Initiation and Coming to Volume: What Powers Breastfeeding in Your Patients

Evi Dewhurst / July 2017

Initiation and Coming to Volume: What Powers Breastfeeding in Your Patients

Breastfeeding: it should just work for your patients, right? This oldest infant feeding activity should be as simple as a twenty-first century gadget that functions right out of the box. Plug and play, as they say. Yet sometimes the experience is less than user friendly.

Strangely enough, however, breastfeeding does have the equivalent of a new gadget installation. Allow me to elaborate.

While the process can be amazingly complex, there are two primary postnatal events that act as sources of connected power for successful breastfeeding: initiation, and coming to volume (build milk volume). These two events are like 1) connecting a new gadget to internet Wi-Fi, and 2) syncing a gadget with its new app.

Understanding these basic power functions of breastfeeding can help you better understand your patients and their breastfeeding difficulties.

Just as the latest and greatest gadget emerges from its box with only a few instructions needed to begin, breastfeeding starts out the same. With breastfeeding, there are two clear instructions for its user (or clinician who is guiding the user).

Let’s look at instruction number one for breastfeeding: Initiation.

Breastfeeding initiation: Connecting to the Wi-Fi of the body

Initiation is similar to connecting the breast to the body’s internet. Right after birth, a mother’s body experiences an “extraordinarily complex series of hormonal, anatomical, and HM (human milk) compositional changes” that occur in the very first days. This series of events taps in to a mother’s lactation process and typically completes itself within 72 hours in healthy mothers with breastfeeding infants.

This cycle is known as secretory activation (also known as lactogenesis II). It is when milk comes in. Effective and efficient mammary gland stimulation is key to continued breastfeeding success.

User Warning: This is a one-time event with a 72-hour window that is critical to continued HM synthesis.

You read that correctly. Whereas connecting to internet Wi-Fi allows multiple password attempts, this is one Wi-Fi that doesn’t allow do-overs. Initiation only has one window of opportunity – and then it’s lost. At the very least it can impact milk volume. At worst it will delay copious milk production, which can lead to secondary failure of milk production.

If an infant must be separated from its mother, then proper stimulation is recommended (such as with a multi-user, evidence-based, double electric breast pump) within the first few hours after birth.

Let’s assume instruction number one has been completed, either through successful, healthy infant breastfeeding or other supportive methods. Congratulations! Now you’re ready for instruction number two in the breastfeeding patient care manual: coming to volume.

Coming to volume: Synching with the app of the body

Coming to volume is similar to that new gadget sharing information through its mobile app.

Coming to volume occurs between secretory activation (lactogenesis II) and achieving a “threshold HM volume of 500-600 mL/day.” In short, just as a flow of information and data emerges from your gadget’s app, so too does human milk after proper initiation and now coming to volume.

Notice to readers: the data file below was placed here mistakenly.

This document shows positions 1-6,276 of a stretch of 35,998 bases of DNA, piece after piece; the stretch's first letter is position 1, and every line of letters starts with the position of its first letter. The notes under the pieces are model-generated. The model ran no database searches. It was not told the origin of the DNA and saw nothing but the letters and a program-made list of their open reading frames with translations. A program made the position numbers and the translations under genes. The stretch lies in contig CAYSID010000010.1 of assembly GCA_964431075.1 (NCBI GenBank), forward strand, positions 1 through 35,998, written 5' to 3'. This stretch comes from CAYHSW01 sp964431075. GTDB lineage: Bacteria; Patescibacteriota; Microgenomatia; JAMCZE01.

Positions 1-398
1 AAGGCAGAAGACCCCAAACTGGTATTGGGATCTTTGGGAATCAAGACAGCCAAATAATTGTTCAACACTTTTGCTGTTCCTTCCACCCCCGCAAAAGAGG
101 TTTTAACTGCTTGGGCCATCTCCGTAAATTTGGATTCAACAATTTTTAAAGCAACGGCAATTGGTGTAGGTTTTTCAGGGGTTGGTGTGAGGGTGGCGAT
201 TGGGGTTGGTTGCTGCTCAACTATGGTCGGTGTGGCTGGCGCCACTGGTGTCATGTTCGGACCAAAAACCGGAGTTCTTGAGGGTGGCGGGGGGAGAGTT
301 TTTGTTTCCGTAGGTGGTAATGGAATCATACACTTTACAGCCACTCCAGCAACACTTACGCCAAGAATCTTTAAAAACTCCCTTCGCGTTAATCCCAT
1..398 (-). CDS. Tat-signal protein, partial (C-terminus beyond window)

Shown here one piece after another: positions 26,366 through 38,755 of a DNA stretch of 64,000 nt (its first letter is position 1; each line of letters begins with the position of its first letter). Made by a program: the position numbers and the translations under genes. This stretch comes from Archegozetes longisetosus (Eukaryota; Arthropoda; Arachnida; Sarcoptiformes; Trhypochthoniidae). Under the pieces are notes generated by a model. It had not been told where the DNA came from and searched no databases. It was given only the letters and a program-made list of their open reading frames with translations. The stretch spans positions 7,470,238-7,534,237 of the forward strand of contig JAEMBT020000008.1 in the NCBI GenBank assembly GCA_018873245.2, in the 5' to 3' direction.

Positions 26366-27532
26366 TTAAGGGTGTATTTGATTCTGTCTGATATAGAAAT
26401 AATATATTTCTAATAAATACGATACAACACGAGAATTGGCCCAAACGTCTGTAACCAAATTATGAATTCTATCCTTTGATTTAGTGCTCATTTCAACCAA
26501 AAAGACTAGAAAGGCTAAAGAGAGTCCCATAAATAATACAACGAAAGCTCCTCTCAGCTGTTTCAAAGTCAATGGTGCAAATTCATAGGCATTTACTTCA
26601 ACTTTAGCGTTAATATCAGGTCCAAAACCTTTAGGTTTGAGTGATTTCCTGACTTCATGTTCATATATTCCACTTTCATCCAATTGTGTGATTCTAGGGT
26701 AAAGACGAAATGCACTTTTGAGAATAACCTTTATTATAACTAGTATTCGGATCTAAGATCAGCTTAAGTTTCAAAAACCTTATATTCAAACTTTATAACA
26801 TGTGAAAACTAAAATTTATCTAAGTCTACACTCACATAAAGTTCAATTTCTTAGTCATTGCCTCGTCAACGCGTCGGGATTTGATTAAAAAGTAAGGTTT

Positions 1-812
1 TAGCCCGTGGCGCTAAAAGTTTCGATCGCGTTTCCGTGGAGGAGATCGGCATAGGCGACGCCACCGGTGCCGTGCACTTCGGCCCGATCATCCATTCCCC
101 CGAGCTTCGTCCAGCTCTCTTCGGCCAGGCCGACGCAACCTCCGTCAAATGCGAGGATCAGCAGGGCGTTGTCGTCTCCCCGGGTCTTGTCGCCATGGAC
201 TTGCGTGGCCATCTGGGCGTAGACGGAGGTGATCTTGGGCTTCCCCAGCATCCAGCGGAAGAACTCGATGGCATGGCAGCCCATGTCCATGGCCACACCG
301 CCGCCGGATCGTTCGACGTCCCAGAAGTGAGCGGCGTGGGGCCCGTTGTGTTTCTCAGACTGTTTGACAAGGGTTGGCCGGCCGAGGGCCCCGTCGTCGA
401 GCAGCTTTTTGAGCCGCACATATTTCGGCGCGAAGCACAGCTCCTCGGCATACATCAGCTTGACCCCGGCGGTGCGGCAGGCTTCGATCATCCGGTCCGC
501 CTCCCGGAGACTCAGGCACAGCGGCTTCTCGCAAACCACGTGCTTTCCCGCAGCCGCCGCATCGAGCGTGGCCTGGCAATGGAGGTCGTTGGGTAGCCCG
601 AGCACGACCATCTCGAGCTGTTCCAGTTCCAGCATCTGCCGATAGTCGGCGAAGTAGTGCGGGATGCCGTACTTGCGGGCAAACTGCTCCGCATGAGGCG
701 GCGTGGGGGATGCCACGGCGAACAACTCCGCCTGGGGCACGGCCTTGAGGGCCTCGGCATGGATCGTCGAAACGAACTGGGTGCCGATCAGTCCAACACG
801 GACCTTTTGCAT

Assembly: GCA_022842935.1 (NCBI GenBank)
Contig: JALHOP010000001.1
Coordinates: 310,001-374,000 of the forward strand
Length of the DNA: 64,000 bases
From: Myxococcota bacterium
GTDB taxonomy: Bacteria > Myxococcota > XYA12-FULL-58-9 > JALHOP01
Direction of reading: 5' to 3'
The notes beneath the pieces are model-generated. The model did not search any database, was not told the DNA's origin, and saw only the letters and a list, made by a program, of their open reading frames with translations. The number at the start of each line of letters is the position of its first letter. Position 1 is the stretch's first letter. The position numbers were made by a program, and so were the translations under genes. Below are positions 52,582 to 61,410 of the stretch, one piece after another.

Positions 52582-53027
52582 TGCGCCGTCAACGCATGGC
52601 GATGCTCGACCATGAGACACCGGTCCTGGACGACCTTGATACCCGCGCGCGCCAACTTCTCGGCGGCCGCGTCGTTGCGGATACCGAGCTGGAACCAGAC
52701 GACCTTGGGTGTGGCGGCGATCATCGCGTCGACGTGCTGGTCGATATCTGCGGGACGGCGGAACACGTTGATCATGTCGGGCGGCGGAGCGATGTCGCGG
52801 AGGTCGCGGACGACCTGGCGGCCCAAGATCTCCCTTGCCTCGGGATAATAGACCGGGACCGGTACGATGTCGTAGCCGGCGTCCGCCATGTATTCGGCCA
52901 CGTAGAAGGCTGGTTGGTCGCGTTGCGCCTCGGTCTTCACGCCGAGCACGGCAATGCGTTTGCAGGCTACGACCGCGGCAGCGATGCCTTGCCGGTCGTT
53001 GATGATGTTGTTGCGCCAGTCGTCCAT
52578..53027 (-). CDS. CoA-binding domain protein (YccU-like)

This process experiences the transition between endocrine and autocrine control of lactation. What does that mean? Stated simply, human milk must be properly removed from the breasts… or it won’t be replaced. It’s like that app storing previous data – if it’s never cleared, it will ultimately block flow of new information.

User Warning: Insufficient milk removal will prohibit milk replacement.

Sufficient milk removal will allow milk replacement to occur in adequate volumes over time. Insufficient milk removal will not. As a clinician working closely with mothers, watch for signs that proper milk removal is occurring. As with initiation, if this process is inhibited in any way, additional support measures such as a breast pump can be used in the interim or as long as necessary.

Help your patients connect their power

Spend time educating mothers on the initiation and coming to volume stages of lactation. Monitor them pre- and postnatally to identify issues early, and don’t wait to provide assistance as needed. As mentioned, time is of the essence.

Remember:

  • Lactation may be inhibited if proper stimulation does not occur shortly after birth
  • Sufficient milk removal must occur or milk will not be replaced

While these few steps may seem easy, they are in fact a complex and intricate biological series of events easily comparable to the most advanced technology – technology that can be negatively impacted by improper use. Don’t delay these out of the box breastfeeding instructions for your patients.

After all, a mother’s connection is waiting.

Learn more about the Symphony PLUS Breast Pump, which helps initiate, build, and maintain breast milk.

References:

  1. Meier PP, Patel AL, Hoban R, Engstrom JL. Which breast pump for which mother: an evidence-based approach to individualizing breast pump technology. J Perinatol. 2016; 36(7):493-499.

About the Author

Evi Dewhurst is a Senior Digital Marketing Manager for Medela LLC. As a proud mother of two young children, she is passionate about healthcare for youngsters everywhere and has a serious soft spot for babies. She is part of the dedicated team at Medela, who together are committed to designing and manufacturing products to advance human milk healthcare. Have a question? Evi can be reached at evi.dewhurst@medela.com

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